2019 Reading Challenge

2019 Reading Challenge
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Book Review: The Need by Helen Phillips

Well, this one was…weird. Nearly entirely in a VERY good way, although I’m not sure how I feel about the end such as it is… I don’t mind an oblique story – or an oblique ending. But I DO like there to BE an ending – and in this case I’m not entirely sure I ever got the feeling that it ended so much as stopped.

But I’m getting ahead of myself. Before we can talk about the end and whether it satisfied or not we have to talk about the entirety of what came before it and that was, for the most part, brilliant.

This is self-described as a genre-buster, and it is certainly that. The blurb is (deliberately) vague about what is to come. As I started reading I quickly realized why – the off-kilter, what’s real, WTF nature of the story is a vast part of what makes it so fascinating. Had there been a genre or more descriptive blurb provided, much of that uncertainty would have been subsumed by presumptions and assumptions – and that would have wrecked the pure exhilarating joy of reading something that could have, almost literally, gone in any direction at any point… It was fascinating to see where my imagination too me – as much so as to see where Phillips actually took Molly.

It had always seemed a bit deceitful to Molly, the way we put our children to bed in soft pajamas, give them milk, read them books, locate their stuffed creatures, tell them that all is well, there’s nothing to be scared of, as though sleep isn’t one-sixteenth of death. When they resist the prospect of sleep, of long dark lonely hours, intuiting that this is indeed a rehearsal for death, we murmur to them, we rub their backs, pretending they will never die. Little do they know that behind our backs we keep our fingers crossed, and that our hearts too thump with anguish when we turn off our bedside lamps.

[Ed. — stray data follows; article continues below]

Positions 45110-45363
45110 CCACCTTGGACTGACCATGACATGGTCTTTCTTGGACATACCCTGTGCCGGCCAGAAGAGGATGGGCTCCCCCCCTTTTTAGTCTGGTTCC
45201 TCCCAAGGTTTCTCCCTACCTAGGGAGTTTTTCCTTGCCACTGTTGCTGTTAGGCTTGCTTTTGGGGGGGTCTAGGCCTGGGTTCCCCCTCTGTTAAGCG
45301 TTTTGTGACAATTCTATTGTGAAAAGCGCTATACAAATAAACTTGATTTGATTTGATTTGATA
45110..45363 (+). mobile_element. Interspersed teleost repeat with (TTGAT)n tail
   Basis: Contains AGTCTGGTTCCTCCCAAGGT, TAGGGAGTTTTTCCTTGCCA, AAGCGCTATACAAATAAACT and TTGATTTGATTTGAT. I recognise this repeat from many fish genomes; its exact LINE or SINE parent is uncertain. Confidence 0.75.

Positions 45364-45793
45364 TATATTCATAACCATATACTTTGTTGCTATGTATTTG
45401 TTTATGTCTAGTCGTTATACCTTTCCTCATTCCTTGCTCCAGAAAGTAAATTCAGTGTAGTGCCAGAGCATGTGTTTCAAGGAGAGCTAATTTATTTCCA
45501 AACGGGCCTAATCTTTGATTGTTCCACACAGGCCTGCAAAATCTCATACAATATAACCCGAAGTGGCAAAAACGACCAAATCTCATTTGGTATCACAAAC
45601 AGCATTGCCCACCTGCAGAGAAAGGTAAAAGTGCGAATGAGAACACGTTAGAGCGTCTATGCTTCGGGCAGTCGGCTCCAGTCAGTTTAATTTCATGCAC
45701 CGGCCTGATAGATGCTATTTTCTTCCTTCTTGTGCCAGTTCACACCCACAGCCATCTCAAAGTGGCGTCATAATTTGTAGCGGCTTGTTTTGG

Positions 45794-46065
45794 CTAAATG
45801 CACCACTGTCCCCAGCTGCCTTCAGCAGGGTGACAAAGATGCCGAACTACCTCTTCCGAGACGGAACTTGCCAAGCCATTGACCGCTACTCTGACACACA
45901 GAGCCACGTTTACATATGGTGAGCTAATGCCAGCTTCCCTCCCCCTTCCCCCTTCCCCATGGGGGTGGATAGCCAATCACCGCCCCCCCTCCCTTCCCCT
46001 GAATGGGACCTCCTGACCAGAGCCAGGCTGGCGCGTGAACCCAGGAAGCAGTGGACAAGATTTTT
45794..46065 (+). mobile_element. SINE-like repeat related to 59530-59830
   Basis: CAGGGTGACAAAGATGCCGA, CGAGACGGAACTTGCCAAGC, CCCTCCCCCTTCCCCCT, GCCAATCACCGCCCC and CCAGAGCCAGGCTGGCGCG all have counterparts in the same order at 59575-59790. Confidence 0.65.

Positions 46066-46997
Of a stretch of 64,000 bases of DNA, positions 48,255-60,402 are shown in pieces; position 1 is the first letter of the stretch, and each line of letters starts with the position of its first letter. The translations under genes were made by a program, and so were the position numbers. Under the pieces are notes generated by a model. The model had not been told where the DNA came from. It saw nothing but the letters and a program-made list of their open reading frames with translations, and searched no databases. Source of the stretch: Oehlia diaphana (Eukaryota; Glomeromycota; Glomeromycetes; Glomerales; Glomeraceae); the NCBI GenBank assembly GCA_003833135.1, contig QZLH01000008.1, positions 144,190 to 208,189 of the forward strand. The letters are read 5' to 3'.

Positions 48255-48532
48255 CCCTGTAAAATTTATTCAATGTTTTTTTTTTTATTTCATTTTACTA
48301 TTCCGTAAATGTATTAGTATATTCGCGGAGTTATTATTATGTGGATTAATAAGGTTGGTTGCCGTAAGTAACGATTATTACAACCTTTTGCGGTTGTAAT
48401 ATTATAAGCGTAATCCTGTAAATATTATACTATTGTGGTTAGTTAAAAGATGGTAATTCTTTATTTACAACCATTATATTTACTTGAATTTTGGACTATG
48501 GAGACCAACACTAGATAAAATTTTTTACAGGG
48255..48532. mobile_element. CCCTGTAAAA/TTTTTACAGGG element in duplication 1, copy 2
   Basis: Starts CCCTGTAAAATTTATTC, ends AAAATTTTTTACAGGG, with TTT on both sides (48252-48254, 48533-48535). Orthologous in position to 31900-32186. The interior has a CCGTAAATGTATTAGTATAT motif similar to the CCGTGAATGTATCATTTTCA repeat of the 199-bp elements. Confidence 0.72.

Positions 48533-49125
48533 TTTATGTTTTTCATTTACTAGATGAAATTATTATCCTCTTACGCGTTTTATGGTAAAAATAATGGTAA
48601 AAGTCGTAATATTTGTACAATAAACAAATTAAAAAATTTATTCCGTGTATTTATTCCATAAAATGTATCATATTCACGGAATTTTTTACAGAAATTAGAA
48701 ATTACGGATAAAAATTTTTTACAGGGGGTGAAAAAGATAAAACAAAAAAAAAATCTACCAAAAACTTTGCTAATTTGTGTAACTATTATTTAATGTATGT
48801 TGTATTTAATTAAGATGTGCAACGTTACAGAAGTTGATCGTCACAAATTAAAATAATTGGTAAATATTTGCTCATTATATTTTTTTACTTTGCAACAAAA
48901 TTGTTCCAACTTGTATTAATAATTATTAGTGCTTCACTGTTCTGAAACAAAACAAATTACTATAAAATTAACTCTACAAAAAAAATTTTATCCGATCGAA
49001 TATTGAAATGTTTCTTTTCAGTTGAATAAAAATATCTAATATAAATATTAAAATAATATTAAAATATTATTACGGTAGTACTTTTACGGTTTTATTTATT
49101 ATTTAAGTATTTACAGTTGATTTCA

The book opens with footsteps in the house – but are they really there? Is Molly losing it? Is there something supernatural going on? Are the kids oddly prescient and just a little weird? Is Molly? What’s up with The Pit?
Is anyone who they seem? Is anyone ever? Who are the good guys? Who are the bad guys? Are there really distinctions? The questions are thick on the ground from the opening gambit and they only get thicker as the tale unfolds. It’s a marvelous way to tell an unusual and paranoia-inducing story that explores motherhood, fear, faith, love, and selfhood in ways that are novel and unusual and yet at times clarion-clear for all that…

I loved every minute of the ambiguity – right up until the end, which felt more like someone yelled “STOP!” at the author than I would have expected. Then again, in a book riddled with questions and precious few answers, maybe the fact that I expected something different tells me more about me as a reader than about the book itself. Why do I expect tidy resolution? Does life ever provide it, really? Just because most other books have, why should this one? Would a more traditional ending have even made sense here? My answers to these questions vary depending on when I consider them, and to me that’s yet another example of the exceptionally cool thing that Phillips has done with this one.

She sat in the parked car in the uncomfortable heat, immobilized by the what-ifs, the swiftness with which anything can change, the ever-present split second that is the difference between blood spilling or not, the difference between one future and another.

I am DEFINITELY in for more from Helen Phillips. The writing was magnificent and it left me tap-dancing among land mines from page to page – a feeling that is horrifying and death-defying and life-affirming in turns, and which makes for a brilliant reading experience. Add in the incredibly spot-on insights into motherhood and whether any of us really knows who we are when backed against a wall, and you have a fantastic book from a truly talented storyteller…

My review copy was provided by NetGalley – but I’d happily have paid, it was that unique and well done! The title releases in the U.S. on July 9, 2019.

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